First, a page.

Sunday, October 9, 2016

Commodifying Politics: The Market Value of Hillary Clinton’s Private Positions

It seems to me that everyone who has commented on Hillary Clinton’s remark to Wall Streeters about the need for private versus public positions has missed the point.  She was being paid over $200,000 a speech; what value did she provide in return?  Yes, some of the money can be regarded as an investment in “goodwill”, although the evidence suggests that Clinton-era policies that favored finance preceded these investments.  Isn’t it obvious, however, that what they were paying for was precisely the private Hillary positions that the public doesn’t have access to?  I can guarantee it wasn’t for her prowess at entertainment.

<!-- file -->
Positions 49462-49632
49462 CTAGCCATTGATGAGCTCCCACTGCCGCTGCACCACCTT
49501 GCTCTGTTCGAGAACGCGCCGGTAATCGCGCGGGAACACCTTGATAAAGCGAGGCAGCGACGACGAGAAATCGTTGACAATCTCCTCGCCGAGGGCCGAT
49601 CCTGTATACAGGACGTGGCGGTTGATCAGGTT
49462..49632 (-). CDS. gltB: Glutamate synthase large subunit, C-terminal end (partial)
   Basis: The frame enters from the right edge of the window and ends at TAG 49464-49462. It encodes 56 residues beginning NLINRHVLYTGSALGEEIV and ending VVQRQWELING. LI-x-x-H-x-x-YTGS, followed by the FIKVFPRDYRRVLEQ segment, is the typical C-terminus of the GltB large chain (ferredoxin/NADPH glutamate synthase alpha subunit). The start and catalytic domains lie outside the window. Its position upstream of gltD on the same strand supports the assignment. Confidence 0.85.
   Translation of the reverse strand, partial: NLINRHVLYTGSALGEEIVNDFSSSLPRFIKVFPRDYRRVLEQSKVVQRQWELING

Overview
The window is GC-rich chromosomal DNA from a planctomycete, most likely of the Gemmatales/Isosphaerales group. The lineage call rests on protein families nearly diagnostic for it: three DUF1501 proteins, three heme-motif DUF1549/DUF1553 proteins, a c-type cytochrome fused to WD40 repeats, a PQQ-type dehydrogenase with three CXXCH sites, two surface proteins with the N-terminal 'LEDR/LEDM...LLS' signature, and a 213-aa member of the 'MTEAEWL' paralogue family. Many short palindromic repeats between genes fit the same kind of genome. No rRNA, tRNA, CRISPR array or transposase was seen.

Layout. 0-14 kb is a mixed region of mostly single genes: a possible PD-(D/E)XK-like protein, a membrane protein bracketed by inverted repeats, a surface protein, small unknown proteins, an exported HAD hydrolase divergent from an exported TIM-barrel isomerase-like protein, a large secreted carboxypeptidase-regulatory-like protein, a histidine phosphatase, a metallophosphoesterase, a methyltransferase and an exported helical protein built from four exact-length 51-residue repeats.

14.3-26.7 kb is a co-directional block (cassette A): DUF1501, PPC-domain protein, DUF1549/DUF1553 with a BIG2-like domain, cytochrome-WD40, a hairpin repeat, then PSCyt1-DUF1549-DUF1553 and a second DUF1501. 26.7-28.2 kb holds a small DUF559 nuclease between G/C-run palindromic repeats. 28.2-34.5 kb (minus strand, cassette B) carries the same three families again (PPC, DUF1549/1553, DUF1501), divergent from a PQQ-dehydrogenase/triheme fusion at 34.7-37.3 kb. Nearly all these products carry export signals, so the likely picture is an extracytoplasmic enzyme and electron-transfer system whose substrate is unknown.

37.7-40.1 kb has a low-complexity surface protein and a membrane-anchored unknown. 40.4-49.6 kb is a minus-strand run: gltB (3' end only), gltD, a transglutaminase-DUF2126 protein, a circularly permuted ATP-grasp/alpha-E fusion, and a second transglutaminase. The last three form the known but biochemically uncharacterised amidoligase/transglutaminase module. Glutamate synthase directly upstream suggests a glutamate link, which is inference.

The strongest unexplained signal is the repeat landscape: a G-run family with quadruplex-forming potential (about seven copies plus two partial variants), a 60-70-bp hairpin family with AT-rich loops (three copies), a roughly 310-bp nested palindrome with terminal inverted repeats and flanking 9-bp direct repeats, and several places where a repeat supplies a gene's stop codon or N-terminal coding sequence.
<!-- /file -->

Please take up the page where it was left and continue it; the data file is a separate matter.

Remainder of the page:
In effect, by consciously differentiating her public and private political intentions, Clinton has created a valuable commodity that can be sold at a price the market will bear—and not just once, but over and over, as each group of buyers receives a slightly different or updated version.  And this is why Bernie Sanders, to mention just one political alternative, can’t cash in on the same circuit.  It isn’t because he’s hostile to finance, but because, by not differentiating and withholding his private views, he has nothing to sell.

No comments: